US must invest in science of dot-connecting
WASHINGTON — The terrorists attacks on Sept. 11, 2001, demonstrated the urgent need for the US government to use insights from "complexity science" to better understand our interconnected world.
"Complexity thinking" is an essential 21st-century skill. It involves recognizing changes in the broadest context; taking a big-picture approach to intelligence-gathering and analysis; and developing deeper understanding of complex human systems and the dynamics influencing regional politics and conflicts.
By all rational assessments, 9/11 was a systems failure. While individuals and agencies within our intelligence and law-enforcement organizations may have performed exceptionally, there was a significant failure as a whole to recognize and respond decisively to the growing threats in the years and months leading up to 9/11.
This is the conclusion that the 9/11 commission seems to have reached, even before its final report is issued. It is also the answer given by Condoleezza Rice, President Bush's national security adviser, and other key witnesses before the commission, which is holding its last hearings this week.
The remedy for a major systems failure is not just moving the boxes around, as was done in creating the Department of Homeland Security. More important is changing the thinking of those inside the system. Many in the intelligence community - including Marvin Cetron, author of "Terror 2000," a 1993 report that predicted the use of planes to strike the World Trade Center and the Pentagon - say we just don't have the right kind of analysts.
The CIA showed it is finally getting the message by sponsoring a recent international conference, New Frontiers in Intelligence Analysis. The gathering in Rome was based on the premise that analysts must do a better job connecting the dots, seeing emerging patterns in disparate types of information, and helping policymakers understand the dangers earlier.
The US needs analysts capable of making sense of a rapidly changing, complex global environment. We need more "big picture" thinkers who can quickly synthesize information from a variety of sources; spot subtle connections, emerging patterns, and discontinuities; and ask questions even before the "dots" are fully formed. We saw after 9/11 that by the time dots start appearing, it may be too late to connect them in any immediately useful way.
An example of the need for new approaches to intelligence gathering, analysis, and reporting hit me in 2002, when a US Customs training coordinator contacted me about the possibility of developing an educational program for senior analysts based on complex systems thinking. When asked what type of training analysts were receiving - eight months after the biggest intelligence failure in recent history - he replied, "We're teaching them how to write reports." While report-writing is essential, it's more critical that analysts develop nonlinear thinking and pattern-recognition skills in order to recognize and quickly put together information about the evolving ecosystem of global terrorism.
Testimony before the 9/11 commission has emphasized that intelligence reports prior to the attacks lacked specific information about "an imminent attack, a specific threat, or actionable intelligence." This emphasis on fully formed plots reflects a paradox to overcome - the desire for certainty and predictability in a world characterized by uncertainty and risk. Policymakers and analysts need a new way of thinking, and new models for analysis and reporting that reflect the complex, nonlinear, and dynamic realities of the world in which we live.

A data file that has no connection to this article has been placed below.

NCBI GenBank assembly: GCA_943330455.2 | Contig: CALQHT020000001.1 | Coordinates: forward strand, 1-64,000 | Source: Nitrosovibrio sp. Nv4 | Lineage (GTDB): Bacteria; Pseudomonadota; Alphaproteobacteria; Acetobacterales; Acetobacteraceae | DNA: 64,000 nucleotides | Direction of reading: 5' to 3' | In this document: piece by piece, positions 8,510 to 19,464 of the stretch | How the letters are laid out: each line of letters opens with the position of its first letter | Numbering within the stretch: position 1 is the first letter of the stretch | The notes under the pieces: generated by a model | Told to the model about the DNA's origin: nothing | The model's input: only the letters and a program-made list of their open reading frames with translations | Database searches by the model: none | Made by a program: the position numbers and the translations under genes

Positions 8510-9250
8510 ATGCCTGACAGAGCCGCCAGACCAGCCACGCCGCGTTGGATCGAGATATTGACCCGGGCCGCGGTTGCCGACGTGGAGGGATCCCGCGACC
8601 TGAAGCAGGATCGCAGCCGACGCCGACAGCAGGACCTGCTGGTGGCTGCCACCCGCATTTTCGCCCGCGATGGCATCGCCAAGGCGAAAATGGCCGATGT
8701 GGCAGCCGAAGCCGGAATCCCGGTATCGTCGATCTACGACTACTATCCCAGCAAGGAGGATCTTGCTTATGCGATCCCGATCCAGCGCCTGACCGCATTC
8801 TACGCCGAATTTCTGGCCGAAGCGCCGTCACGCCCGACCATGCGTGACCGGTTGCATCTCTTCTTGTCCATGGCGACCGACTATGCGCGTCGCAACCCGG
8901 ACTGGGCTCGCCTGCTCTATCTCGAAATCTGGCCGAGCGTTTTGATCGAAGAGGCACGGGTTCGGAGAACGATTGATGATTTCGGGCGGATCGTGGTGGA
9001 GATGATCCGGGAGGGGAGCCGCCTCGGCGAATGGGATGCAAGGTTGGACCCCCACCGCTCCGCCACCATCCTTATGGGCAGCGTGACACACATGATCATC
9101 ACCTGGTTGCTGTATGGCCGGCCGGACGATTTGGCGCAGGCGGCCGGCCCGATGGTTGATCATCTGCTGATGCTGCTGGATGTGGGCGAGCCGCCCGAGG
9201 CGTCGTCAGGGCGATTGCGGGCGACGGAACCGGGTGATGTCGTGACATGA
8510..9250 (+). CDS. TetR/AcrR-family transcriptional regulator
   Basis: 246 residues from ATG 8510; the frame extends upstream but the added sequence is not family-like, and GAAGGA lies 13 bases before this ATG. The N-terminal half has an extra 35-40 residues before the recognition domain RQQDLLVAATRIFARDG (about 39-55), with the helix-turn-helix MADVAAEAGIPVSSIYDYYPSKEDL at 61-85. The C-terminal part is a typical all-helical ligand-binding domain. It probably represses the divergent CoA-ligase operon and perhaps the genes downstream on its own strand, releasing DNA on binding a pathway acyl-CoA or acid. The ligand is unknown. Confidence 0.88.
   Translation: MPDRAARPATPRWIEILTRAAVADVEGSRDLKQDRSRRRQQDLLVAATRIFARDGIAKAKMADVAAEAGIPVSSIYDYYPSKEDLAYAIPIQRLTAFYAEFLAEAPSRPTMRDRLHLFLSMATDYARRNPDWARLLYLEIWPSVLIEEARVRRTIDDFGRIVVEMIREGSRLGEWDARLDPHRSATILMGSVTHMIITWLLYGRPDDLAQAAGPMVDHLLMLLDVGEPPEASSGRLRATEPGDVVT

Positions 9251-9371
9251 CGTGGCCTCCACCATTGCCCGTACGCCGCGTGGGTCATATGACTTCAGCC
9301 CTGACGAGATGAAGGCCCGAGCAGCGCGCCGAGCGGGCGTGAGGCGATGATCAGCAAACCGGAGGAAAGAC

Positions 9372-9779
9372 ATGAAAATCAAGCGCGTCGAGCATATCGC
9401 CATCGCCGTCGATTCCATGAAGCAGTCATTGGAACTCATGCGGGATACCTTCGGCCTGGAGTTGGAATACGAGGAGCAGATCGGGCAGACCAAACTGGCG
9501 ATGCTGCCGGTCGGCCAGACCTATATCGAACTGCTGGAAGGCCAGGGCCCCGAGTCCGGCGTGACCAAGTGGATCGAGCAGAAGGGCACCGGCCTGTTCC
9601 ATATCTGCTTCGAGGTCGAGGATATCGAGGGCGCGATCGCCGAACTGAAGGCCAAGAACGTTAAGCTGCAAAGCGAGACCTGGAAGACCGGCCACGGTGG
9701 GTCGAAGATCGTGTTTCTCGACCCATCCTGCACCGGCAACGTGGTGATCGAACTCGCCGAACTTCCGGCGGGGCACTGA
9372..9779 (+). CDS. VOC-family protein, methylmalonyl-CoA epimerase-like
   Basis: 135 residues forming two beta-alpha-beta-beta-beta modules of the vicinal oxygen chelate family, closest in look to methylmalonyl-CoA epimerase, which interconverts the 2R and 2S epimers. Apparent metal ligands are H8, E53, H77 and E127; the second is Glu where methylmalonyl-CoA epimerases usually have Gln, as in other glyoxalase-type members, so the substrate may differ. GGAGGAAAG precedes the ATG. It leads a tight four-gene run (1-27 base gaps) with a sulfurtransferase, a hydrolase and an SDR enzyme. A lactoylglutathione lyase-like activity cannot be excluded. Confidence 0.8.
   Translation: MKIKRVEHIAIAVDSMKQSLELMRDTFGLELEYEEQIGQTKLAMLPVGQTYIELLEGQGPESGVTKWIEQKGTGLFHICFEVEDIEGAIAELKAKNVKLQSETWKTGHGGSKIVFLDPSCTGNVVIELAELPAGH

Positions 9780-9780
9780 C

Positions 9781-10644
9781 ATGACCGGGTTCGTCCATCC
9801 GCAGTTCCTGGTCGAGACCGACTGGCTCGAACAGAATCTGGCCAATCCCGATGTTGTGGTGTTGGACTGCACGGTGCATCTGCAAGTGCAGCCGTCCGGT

The US spends billions annually on technology, simulations, multiagency exercises, and yes, reports designed to help us think, and thus anticipate, the unthinkable. Most are based on insights from complex adaptive systems research. Such systems - traffic, for example, or the weather, the Web, society, or the globalizing economy - have many interacting factors, and each evolves in relation to the larger environment. In recent years, scientists have learned a great deal about how they work and how to influence them.
The science of complex systems has provided new concepts, tools, and a set of questions that can help make sense of messy situations, emerging events, and rapidly changing circumstances. Questions such as: What are the attractors in the system - the connections, relationships, and patterns of interaction creating the structure beneath the visible activity? What's happening in the larger context that might influence the system? Where are the sensitivities, and how are they evolving? What's perking on the horizon that could dramatically influence the future?
Complexity science is moving us from a linear, mechanistic view of the world to one based on nonlinear dynamics, evolutionary development, and systems thinking. Yet this kind of thinking rarely bubbles up to those who need it most: policymakers and the analysts on whom they depend.
"We need to be thinking this way, but we don't understand it," a senior National Security Council staff member told me in December. He asked to meet with me because one of his biggest concerns was that many in the intelligence community still use a linear framework to analyze evolving threats against our country.
The challenge for the 9/11 commission is to lay out a blueprint that will propel the US out of its old 20th-century ways of analyzing problems.
Until we're willing to develop new ways of thinking, we will continue to shuffle the boxes, place a premium on analysts' ability to prepare wellwritten reports, and leave ourselves open to attack from those who see that the world's most powerful country is still mired in old-world ways.
• T. Irene Sanders, executive director of the Washington Center for Complexity and Public Policy, is author of 'Strategic Thinking and the New Science: Planning in the Midst of Chaos, Complexity and Change.'